A year since Liz Truss trashed the British economy, Rishi Sunak is setting about wrecking the environment, and the nation’s international reputation as well. ANDREW FISHER on the business backlash against the Tory Prime Minister’s ‘meat tax’ and ‘seven bins’ announcement
Our Croydon Mayor might be administering a Facebook group glorifying pro-pollution vandalism, but now Prime Minister Rishi Sunak has made climate vandalism official Tory Government policy.
Speaking from behind a Downing Street lectern with the Orwellian legend “Long-Term Decisions”, Sunak scrapped long-term policies, replacing them with some hastily drawn up changes that he hoped might rescue his floundering leadership.
With his party overseeing a stagnant economy, record waiting lists in the NHS, crumbling schools and collapsing local government, the Prime Minister is throwing the environment under a (diesel-driven) bus in a desperate attempt to woo supporters.
Rather than implement the policies in his own Conservative Party’s 2019 election manifesto – pledges made when he was Chancellor of the Exchequer – Sunak has announced made-up new ones.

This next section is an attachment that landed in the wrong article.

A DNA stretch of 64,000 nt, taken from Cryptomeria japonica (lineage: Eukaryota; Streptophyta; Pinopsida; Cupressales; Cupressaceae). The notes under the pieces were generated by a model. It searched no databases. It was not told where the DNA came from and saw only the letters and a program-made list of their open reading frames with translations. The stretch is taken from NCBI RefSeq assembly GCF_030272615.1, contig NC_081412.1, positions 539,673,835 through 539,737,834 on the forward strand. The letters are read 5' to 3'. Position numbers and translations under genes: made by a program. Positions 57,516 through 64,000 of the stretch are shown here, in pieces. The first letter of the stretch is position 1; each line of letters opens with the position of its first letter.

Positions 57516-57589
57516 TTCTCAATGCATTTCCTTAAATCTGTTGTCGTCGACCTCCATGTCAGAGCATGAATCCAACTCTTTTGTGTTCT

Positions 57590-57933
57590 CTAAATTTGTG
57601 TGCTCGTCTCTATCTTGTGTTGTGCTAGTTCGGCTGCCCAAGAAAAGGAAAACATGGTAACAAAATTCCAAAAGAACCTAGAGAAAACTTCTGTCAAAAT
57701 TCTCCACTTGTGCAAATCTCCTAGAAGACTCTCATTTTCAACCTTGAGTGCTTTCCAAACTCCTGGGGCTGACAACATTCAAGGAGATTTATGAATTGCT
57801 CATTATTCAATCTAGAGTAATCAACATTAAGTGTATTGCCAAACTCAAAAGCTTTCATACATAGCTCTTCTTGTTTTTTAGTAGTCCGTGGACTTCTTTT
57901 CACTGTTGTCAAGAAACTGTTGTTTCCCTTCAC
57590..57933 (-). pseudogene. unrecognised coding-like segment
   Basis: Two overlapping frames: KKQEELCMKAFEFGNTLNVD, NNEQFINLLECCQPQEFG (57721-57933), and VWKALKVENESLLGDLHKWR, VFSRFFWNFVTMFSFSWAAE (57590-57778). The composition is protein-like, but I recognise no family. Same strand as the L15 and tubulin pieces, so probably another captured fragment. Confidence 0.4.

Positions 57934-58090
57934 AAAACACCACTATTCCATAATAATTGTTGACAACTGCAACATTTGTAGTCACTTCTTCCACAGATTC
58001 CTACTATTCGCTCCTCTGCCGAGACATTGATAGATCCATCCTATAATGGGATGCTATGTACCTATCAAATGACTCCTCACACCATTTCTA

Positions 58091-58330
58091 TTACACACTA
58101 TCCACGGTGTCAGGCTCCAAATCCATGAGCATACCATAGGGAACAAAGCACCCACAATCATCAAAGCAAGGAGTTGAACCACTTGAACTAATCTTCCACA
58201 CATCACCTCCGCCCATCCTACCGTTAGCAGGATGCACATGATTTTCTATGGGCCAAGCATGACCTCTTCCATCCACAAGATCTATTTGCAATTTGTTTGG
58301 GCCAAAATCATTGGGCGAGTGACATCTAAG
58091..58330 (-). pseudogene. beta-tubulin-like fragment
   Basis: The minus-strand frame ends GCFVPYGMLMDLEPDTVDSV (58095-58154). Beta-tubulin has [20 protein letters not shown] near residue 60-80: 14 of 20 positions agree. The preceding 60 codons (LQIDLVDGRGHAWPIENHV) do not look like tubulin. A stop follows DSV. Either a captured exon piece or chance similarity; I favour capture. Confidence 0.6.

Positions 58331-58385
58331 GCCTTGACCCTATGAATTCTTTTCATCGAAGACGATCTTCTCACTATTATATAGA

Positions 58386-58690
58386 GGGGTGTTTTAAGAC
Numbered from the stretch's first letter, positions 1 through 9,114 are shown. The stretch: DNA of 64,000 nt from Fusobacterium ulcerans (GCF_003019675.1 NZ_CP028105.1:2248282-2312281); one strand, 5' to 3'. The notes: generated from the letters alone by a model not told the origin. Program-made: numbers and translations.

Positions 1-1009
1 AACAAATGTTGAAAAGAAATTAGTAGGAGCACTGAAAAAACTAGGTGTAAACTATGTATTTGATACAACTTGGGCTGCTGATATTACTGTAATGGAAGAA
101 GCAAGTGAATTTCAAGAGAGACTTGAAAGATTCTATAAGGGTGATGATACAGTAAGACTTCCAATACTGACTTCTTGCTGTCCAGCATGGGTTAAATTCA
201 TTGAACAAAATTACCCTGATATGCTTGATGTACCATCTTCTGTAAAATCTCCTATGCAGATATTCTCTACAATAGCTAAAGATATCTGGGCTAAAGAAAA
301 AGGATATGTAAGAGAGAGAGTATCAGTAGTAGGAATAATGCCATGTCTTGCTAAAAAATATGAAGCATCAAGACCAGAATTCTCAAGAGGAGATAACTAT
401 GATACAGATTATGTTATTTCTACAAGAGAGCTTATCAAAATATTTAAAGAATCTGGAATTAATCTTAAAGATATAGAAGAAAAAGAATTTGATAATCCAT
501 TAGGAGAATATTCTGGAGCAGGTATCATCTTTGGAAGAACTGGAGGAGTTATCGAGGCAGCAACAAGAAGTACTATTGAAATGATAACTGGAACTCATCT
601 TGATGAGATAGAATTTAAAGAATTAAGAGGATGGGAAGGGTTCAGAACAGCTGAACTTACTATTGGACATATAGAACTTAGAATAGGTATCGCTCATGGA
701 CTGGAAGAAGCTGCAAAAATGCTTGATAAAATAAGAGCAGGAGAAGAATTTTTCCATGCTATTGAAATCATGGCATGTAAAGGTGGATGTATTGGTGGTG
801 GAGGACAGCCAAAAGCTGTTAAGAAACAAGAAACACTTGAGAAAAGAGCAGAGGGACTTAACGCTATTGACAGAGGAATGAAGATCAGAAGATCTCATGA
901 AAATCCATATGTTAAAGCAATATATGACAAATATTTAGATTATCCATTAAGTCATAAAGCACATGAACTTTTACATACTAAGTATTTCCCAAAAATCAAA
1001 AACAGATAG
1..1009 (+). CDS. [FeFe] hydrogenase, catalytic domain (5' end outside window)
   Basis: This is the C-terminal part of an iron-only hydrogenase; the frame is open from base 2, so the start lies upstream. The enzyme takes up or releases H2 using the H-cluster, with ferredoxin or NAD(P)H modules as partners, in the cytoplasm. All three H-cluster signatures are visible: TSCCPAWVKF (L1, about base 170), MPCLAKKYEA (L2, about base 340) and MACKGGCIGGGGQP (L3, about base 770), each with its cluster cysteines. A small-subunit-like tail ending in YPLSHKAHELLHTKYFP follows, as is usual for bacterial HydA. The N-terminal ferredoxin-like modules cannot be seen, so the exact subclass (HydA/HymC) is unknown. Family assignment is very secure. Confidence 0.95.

The measure that has caused the most controversy is the delay to the ban on the sale of new petrol and diesel cars, which was set for 2030 by… the Conservative Government.
This has been pushed back five years.
Today, every borough in London has polluted air that exceeds the limits set by the World Health Organization. London Assembly Labour’s environment spokesperson Leonie Cooper AM said: “The plans announced today are a huge mistake. This is bad for the climate, bad for business and bad for Londoners.”